The Supreme Court Tuesday expressed disinclination to issue an interim order on moratorium on field trials of genetically modified (GM) crops.
A bench led by Justice H L Dattu said it did not want to consider a plea for an interim restraint order at this stage and would prefer to rather hear the case at length and decide it once and for all.
The court also said it will not go into the “politics” behind the government’s decision to either allow or restrict field trials. “We will go only by the reports of the Technical Expert Committee (TEC), appointed by us, and other reports by the parliamentary panel,” it said.
Notably, soon after Environment and Forests Minister Veerappa Moily reversed his predecessor Jayanthi Natarajan’s stance and permitted field trials of GM crops, the Centre approached the court to let them go ahead with it in the interest of India’s science and economy. The affidavit by the Agriculture Ministry had junked the majority opinion by the court-appointed TEC in July 2013 for an indefinite moratorium on field trials until the Centre had tightened its regulatory mechanism. The committee had favoured trials only for research purposes, preferably in greenhouse.
However, the sixth member of the TEC, R S Paroda, had given a dissenting opinion in his report, submitted separately to the court.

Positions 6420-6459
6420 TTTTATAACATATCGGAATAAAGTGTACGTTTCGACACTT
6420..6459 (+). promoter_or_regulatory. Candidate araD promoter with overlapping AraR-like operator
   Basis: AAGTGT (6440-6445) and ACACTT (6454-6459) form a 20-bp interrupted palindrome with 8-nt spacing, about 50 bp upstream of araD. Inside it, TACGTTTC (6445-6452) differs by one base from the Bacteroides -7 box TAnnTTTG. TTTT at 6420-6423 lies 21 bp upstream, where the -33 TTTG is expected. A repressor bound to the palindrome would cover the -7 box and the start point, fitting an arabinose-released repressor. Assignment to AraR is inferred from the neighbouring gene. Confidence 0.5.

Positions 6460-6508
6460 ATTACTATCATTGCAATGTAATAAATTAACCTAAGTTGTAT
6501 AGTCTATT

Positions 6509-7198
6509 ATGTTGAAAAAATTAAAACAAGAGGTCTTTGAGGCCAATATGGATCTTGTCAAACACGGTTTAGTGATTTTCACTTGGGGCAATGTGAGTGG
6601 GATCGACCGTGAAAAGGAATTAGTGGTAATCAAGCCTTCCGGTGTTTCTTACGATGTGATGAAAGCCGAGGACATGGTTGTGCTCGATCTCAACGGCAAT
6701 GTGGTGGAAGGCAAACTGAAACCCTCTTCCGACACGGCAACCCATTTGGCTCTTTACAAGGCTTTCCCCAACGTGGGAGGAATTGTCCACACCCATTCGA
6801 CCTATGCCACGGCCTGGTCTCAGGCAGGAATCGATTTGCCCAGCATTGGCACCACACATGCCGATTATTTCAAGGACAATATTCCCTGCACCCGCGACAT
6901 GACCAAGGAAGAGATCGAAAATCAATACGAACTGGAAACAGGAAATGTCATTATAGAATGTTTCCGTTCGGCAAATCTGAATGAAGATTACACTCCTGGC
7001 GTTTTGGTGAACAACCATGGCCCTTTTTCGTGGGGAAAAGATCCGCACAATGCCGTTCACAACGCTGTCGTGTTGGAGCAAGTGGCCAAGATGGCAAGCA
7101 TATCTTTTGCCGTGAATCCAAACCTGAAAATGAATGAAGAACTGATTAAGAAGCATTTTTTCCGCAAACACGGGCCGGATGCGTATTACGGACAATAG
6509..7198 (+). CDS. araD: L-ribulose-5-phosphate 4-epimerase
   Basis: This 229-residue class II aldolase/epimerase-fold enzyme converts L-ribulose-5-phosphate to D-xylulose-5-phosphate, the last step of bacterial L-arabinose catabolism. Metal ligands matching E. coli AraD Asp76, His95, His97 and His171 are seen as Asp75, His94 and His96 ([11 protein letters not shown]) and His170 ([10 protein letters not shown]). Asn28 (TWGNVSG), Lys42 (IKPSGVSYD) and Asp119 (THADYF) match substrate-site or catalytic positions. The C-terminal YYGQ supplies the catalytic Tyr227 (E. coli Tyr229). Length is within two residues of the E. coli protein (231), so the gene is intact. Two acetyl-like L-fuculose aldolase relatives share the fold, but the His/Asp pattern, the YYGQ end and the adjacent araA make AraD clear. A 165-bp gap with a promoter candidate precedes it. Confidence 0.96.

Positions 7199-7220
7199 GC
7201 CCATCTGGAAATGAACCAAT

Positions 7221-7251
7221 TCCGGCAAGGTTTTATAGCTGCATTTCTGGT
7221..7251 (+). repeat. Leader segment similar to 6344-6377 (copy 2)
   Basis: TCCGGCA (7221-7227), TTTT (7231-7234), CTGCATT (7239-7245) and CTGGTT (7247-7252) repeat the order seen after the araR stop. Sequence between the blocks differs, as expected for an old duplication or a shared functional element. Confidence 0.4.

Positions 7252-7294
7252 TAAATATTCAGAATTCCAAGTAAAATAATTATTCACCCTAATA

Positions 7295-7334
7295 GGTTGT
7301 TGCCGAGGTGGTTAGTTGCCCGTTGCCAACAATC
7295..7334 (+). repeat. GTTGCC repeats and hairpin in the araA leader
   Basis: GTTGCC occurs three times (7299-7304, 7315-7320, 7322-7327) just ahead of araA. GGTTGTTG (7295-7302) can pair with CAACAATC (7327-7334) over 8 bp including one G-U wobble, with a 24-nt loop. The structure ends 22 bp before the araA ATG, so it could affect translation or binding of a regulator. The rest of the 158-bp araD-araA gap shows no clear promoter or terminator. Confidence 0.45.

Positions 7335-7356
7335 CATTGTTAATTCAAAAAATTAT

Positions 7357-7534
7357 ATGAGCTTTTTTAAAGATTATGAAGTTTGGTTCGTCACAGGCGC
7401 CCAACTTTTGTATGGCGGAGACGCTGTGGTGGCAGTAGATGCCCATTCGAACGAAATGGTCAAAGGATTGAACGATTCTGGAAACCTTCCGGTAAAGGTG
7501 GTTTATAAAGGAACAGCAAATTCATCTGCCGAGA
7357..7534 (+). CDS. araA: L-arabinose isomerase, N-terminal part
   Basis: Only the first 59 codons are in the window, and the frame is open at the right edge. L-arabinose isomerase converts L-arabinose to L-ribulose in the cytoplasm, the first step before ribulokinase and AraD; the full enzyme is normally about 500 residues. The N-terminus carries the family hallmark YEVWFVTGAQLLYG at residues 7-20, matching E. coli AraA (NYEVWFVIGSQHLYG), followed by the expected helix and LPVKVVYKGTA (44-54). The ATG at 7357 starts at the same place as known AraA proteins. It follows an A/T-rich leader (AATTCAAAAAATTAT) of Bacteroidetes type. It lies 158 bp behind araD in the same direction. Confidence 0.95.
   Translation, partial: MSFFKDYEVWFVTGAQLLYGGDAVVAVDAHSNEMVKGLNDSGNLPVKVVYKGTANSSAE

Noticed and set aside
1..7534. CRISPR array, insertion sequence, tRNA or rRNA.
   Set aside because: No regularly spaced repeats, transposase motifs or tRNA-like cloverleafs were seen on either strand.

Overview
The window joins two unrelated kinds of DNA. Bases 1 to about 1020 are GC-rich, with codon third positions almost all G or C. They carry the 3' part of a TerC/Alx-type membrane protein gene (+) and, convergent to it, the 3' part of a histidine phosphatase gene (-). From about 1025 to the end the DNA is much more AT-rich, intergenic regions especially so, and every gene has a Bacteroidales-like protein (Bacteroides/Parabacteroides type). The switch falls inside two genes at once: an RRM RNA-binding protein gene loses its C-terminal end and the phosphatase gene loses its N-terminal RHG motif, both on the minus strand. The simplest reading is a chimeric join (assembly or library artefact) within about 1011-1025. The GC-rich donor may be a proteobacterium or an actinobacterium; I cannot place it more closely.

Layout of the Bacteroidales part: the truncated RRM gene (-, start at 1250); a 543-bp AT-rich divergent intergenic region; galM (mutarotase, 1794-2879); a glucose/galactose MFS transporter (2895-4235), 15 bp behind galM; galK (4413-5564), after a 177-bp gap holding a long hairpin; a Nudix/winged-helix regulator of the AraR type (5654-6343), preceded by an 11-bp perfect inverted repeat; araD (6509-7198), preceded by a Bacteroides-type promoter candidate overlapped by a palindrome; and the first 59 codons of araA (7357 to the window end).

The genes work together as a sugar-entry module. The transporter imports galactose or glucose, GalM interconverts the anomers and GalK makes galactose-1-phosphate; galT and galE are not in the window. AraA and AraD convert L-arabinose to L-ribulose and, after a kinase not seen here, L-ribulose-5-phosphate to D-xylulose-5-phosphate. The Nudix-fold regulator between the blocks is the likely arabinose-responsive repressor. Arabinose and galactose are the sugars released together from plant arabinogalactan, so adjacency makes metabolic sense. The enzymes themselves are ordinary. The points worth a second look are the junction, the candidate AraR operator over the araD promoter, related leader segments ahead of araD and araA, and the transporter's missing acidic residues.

On Tuesday, advocate Prashant Bhushan, representing petitioners Aruna Rodriugues and ‘Gene Campaign’, requested the bench to discard Paroda’s report in view of his “conflict of interest”. He alleged that Paroda’s organisations received funds from biotech major Monsanto and its Indian associates for different programmes.
The bench said it could not junk Paroda’s report without giving him an opportunity to be heard. “We will take both the reports of the TEC and take a decision. We cannot throw out his report just like that. After all, it was the court’s decision to include him in the committee,” it said. The court will continue hearing on Wednesday.
Earlier, the government had criticised the majority opinion of the TEC, calling it an “unscientific approach”. The government had maintained any delay or stoppage will be a “blow to Indian Science”.